In the context of organic molecules, aryl is any functional group or substituent derived from an aromatic ring, usually an aromatic hydrocarbon, such as phenyl and naphthyl.[1] "Aryl" is used for the sake of abbreviation or generalization, and "Ar" is used as a placeholder for the aryl group in chemical structure diagrams, analogous to “R” used for any organic substituent. “Ar” is not to be confused with the elemental symbol for argon.

A phenyl group is the simplest aryl group, here bonded to an "R" group.

A simple aryl group is phenyl (with the chemical formula C6H5), a group derived from benzene. Examples of other aryl groups consist of:

  • The tolyl group, CH3C6H4, which is derived from toluene (methylbenzene)
  • The xylyl group, (CH3)2C6H3, which is derived from xylene (dimethylbenzene)
  • The naphthyl group, C10H8, which is derived from naphthalene

Arylation is the process in which an aryl group is attached to a substituent. It is typically achieved by cross-coupling reactions.


The most basic aryl group is phenyl, which is made up of a benzene ring with one hydrogen atom substituted for some substituent, and has the molecular formula C6H5−. Note that phenyl groups are not the same as benzyl groups, which consists of a phenyl group attached to a methyl group, and has the molecular formula C6H5CH2−.[2]

Phenol (or hydroxybenzene)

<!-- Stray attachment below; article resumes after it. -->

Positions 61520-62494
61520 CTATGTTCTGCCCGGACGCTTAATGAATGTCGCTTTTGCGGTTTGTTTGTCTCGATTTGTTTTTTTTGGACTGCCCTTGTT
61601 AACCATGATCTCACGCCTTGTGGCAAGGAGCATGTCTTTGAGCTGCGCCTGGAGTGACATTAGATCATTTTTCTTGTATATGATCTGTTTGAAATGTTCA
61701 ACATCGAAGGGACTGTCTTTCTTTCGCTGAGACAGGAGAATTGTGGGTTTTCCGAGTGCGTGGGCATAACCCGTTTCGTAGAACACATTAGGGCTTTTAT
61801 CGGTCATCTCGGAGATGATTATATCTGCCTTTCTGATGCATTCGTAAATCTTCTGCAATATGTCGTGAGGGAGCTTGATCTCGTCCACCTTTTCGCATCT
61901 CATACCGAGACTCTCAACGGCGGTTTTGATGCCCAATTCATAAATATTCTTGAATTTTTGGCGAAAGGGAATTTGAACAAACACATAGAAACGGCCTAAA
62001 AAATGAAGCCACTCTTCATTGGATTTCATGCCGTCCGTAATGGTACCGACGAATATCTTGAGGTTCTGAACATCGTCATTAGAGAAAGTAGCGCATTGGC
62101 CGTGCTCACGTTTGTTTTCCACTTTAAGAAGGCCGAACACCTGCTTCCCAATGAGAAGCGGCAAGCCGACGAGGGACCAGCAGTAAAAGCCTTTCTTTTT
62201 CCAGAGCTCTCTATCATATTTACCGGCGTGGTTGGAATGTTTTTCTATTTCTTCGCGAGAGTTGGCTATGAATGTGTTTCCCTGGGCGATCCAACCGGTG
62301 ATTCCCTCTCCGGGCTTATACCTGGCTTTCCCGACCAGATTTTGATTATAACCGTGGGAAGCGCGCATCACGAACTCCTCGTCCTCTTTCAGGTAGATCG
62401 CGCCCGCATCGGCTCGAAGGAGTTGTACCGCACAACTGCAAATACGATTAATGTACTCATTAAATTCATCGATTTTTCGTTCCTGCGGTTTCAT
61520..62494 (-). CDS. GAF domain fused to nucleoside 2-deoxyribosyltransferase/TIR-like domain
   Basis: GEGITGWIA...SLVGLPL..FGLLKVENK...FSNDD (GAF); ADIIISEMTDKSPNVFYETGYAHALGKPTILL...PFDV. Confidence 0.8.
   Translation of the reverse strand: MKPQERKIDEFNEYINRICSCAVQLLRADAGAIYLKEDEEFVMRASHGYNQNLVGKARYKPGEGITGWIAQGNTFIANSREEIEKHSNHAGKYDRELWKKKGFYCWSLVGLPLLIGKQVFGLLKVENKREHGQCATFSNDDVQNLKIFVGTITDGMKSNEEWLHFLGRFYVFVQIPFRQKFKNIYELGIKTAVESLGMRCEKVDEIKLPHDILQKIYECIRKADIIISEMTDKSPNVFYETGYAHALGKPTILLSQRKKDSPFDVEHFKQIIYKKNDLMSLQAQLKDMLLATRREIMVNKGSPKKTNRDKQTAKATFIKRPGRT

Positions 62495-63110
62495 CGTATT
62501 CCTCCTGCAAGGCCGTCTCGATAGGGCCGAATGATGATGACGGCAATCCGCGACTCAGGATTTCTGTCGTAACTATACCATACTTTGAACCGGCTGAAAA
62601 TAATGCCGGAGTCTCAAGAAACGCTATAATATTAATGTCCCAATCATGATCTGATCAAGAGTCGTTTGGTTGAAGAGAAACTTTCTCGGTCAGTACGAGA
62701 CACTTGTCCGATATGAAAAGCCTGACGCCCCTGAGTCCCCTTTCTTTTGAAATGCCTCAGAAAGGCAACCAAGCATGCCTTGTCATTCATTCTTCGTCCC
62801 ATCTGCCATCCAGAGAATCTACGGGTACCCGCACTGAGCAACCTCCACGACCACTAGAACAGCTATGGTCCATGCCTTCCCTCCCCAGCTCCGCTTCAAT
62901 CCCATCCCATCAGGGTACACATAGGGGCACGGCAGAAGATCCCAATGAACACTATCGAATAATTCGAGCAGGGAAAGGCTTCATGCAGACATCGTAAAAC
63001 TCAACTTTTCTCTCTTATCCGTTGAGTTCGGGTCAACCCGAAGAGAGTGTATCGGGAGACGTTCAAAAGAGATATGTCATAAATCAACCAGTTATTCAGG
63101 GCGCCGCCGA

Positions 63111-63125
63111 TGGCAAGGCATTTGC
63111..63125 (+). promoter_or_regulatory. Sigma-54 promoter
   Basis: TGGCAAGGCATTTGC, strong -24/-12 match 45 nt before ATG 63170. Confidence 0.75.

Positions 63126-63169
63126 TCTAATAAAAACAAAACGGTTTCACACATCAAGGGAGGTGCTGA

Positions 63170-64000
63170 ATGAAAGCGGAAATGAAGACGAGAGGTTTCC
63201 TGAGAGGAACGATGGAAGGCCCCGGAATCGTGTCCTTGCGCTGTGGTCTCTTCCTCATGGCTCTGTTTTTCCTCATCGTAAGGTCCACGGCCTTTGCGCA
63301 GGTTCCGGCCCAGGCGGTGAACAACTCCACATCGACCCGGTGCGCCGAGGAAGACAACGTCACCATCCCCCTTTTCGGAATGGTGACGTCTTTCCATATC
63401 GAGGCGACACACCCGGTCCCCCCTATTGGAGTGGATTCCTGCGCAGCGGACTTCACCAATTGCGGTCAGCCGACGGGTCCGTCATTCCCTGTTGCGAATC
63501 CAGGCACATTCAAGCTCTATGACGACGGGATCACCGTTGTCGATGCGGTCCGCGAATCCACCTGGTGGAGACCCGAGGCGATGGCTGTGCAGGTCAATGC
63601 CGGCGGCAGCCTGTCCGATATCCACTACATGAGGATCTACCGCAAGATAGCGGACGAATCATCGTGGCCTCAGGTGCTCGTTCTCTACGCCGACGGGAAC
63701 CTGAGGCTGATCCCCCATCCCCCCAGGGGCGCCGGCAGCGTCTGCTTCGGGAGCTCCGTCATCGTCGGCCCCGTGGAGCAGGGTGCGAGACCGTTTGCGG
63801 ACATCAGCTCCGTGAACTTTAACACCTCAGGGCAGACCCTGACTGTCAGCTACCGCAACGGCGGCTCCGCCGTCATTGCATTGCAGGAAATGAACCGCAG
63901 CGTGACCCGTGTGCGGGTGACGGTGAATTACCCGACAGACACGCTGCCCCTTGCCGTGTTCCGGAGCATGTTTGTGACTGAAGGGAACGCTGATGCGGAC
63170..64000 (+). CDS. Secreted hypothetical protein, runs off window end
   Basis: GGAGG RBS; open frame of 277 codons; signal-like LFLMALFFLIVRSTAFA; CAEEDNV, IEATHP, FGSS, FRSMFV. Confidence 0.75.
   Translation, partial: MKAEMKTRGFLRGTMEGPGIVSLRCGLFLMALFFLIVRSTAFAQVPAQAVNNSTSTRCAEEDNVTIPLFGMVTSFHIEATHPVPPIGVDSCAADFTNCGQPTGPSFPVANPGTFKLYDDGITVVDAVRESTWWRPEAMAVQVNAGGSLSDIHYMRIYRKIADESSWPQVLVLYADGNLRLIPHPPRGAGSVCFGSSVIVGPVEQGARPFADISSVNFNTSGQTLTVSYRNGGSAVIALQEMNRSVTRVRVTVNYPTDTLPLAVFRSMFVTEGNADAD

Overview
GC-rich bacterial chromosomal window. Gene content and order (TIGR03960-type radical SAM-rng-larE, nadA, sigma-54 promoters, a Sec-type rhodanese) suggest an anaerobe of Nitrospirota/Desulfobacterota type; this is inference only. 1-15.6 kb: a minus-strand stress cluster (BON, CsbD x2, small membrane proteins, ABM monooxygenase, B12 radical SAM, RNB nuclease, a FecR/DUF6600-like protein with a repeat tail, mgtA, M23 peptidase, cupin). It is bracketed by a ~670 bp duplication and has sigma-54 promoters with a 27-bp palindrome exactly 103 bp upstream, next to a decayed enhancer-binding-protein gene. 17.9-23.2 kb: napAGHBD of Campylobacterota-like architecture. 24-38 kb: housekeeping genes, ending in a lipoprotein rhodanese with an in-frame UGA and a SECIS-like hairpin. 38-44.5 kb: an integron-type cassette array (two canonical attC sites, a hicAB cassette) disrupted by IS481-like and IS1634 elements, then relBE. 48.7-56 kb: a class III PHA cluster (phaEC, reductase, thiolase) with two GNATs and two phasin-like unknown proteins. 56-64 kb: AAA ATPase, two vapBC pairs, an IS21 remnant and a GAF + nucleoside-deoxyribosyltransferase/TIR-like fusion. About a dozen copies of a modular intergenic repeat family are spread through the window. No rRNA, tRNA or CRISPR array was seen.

To name compounds containing phenyl groups, the phenyl group can be taken to be the parent hydrocarbon and being represented by the suffix "-benzene". Alternatively, the phenyl group could be treated as the substituent, being described within the name as "phenyl". This is usually done when the group attached to the phenyl group consists of six or more carbon atoms.[3]

As an example, consider a hydroxyl group connected to a phenyl group. In this case, if the phenyl group was taken as the parent hydrocarbon, the compound would be named hydroxybenzene. Alternatively, and more commonly, the hydroxyl group could be taken as the parent group (and the phenyl group treated as the substituent), resulting in the more familiar name phenol.


See alsoEdit


  1. ^ IUPAC, Compendium of Chemical Terminology, 2nd ed. (the "Gold Book") (1997). Online corrected version:  (2006–) "aryl groups". doi:10.1351/goldbook.A00464
  2. ^ Carey, Francis; Sundberg, Richard (2008). Advanced Organic Chemistry, Part A: Structure and Mechanisms (5th ed.). Springer.
  3. ^ IUPAC, Commission on Nomenclature of Organic Chemistry (1993). A Guide to IUPAC Nomenclature of Organic Compounds (Recommendations 1993). Blackwell Scientific Publications. Archived from the original on 2014-02-08. Retrieved 2017-10-26 – via
  4. ^ Bock KW, Köhle C (2006). "Ah receptor: dioxin-mediated toxic responses as hints to deregulated physiologic functions". Biochem. Pharmacol. 72 (4): 393–404. doi:10.1016/j.bcp.2006.01.017. PMID 16545780.

External linksEdit